The conventional Acupuncture involves the use of single-use, pre-sterilised, disposable needles of varying widths, lengths and materials that pierce the skin at the Acupuncture points. The Physiotherapist will determine the locations of the Acupuncture points, based upon the assessment of the cause of the imbalance. A number of needles may be used at each treatment and these are typically left in position for some 20-30 minutes before being removed.

Trigger point Acupuncture may also be used to facilitate relaxation in specific muscles following trauma such as whiplash injury; for longer-term unresolving muscle pain such as repetitive strain injury (RSI) or as a means to obtain increased muscle length in order to aid stretch and rehabilitation such as sports injuries. Here the needle is placed into the affected muscle until it is felt to relax under the needle and then removed. Trigger point needling is often much quicker and therefore does not require the 20-30-minute treatment time.

Acupressure uses the Physiotherapist’s hands over Acupuncture or trigger points in order to relieve muscle tightness or to stimulate QI flow and balance the body. It is a healing art that uses the fingers of the Physiotherapist on the key Acupuncture points. The amount of pressure used varies according to the condition and requires trained sensitive hands. It is often used with sensitive patients, patients with a needle phobia, children or frail patients.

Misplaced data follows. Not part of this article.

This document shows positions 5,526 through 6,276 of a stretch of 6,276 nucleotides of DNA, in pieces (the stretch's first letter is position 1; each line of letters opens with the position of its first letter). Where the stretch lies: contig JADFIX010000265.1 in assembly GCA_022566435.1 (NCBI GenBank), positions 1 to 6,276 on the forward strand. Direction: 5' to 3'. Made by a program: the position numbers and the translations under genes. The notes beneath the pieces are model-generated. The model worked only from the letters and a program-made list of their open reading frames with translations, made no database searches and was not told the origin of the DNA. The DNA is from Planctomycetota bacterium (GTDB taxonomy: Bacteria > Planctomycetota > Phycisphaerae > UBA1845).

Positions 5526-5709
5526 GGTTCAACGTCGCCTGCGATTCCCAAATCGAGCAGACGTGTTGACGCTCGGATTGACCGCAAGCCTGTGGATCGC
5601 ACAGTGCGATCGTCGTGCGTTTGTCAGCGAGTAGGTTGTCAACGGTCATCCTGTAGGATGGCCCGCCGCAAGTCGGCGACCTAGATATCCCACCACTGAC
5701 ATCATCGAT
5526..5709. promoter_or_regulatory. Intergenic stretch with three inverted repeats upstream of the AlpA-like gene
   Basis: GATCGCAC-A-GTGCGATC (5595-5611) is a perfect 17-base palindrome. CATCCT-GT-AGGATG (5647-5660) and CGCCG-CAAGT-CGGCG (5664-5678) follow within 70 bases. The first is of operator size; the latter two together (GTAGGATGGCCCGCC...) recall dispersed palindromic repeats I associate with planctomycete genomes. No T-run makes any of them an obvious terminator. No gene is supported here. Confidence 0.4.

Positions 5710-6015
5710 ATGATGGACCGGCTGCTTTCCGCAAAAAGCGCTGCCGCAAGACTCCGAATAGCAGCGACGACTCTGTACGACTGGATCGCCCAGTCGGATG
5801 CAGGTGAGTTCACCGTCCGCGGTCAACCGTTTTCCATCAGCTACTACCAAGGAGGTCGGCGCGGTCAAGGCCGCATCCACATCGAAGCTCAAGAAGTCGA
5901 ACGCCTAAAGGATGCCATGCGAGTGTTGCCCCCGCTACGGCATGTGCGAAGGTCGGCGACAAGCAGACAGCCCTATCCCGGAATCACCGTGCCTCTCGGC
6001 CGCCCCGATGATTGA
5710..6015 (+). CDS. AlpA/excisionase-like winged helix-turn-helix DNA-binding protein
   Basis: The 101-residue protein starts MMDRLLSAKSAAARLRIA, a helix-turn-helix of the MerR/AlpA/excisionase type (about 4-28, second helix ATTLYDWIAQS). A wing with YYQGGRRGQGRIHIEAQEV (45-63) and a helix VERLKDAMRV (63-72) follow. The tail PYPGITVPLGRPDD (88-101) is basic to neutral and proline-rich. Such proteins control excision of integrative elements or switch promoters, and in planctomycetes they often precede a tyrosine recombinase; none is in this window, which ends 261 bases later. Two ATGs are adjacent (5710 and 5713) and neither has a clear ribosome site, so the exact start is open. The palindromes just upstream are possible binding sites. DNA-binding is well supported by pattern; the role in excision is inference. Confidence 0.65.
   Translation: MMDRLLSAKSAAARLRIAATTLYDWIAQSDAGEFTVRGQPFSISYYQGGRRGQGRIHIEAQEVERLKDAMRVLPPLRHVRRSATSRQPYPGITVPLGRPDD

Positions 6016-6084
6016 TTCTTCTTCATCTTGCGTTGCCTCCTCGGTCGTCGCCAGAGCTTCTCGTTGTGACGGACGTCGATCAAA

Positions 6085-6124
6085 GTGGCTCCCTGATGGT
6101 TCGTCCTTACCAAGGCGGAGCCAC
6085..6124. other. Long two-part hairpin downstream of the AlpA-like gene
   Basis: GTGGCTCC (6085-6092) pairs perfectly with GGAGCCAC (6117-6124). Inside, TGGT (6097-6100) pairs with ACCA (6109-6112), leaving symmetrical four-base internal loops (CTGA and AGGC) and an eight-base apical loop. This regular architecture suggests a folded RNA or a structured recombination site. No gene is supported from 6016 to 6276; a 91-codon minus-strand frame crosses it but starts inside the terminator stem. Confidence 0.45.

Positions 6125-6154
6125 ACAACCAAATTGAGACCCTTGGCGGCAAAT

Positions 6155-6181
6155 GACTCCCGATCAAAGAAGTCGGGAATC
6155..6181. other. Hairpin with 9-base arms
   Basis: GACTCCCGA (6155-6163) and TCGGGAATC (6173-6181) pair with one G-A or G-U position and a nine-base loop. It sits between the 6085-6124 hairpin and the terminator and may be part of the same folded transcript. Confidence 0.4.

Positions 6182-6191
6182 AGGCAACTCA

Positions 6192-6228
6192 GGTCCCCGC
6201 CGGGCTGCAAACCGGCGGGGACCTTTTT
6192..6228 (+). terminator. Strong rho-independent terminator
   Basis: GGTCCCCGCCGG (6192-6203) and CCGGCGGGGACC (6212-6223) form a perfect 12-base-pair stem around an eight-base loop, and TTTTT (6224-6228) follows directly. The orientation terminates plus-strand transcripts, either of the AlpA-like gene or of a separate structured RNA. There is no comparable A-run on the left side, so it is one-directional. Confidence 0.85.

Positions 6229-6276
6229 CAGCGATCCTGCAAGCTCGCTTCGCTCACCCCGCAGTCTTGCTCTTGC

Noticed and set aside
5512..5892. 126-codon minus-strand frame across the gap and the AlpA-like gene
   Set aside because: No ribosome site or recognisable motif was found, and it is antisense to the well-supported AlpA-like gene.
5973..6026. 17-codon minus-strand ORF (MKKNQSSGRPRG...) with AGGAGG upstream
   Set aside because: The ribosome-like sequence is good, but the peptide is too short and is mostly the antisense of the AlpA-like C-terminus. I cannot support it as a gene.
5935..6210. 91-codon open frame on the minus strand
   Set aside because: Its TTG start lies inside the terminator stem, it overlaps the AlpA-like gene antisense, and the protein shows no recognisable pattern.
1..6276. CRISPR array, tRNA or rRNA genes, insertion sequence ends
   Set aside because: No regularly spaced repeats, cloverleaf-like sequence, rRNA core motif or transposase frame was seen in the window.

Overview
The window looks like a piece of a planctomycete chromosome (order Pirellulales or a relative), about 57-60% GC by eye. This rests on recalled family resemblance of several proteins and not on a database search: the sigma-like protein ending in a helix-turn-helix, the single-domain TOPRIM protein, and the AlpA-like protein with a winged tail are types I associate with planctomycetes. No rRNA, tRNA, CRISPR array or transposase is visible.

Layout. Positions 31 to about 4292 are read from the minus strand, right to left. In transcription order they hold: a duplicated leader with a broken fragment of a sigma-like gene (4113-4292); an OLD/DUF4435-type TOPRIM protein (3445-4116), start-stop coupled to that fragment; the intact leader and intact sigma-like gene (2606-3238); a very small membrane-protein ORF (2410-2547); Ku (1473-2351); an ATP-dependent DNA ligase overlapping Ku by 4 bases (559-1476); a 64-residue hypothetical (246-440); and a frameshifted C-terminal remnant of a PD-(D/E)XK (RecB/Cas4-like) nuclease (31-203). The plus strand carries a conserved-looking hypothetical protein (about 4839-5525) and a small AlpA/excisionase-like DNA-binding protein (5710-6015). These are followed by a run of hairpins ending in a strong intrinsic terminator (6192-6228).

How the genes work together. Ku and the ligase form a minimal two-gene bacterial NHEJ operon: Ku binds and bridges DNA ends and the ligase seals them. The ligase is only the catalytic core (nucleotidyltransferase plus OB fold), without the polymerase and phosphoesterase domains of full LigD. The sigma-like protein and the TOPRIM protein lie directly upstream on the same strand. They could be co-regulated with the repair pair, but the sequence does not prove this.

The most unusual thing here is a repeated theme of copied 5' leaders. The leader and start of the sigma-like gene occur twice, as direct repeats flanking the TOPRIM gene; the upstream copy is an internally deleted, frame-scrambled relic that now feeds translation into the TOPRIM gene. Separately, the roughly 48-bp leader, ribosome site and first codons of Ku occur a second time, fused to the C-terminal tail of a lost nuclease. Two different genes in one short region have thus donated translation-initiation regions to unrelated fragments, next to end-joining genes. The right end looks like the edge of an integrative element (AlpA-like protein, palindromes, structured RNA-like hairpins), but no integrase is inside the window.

I do personally believe that Acupuncture and Acupressure can help heal and therefore relieve some pain but what I do not seem to have been able to achieve with this treatment is momentum.

Should it be used weekly, fortnightly, less or more? Is it something you could use to treat yourself? With alternative therapies being preferred by many sufferers for pain relief it’s a case of working out the correct balance of treatments that you need. And, if not available from your NHS finding someone local to give you a session.

I always think another great part of this Complementary Therapy is that your acupuncturist listens to your problems and can adapt the needles accordingly. It is something I am going to go back and have soon. You can find deals and vouchers online.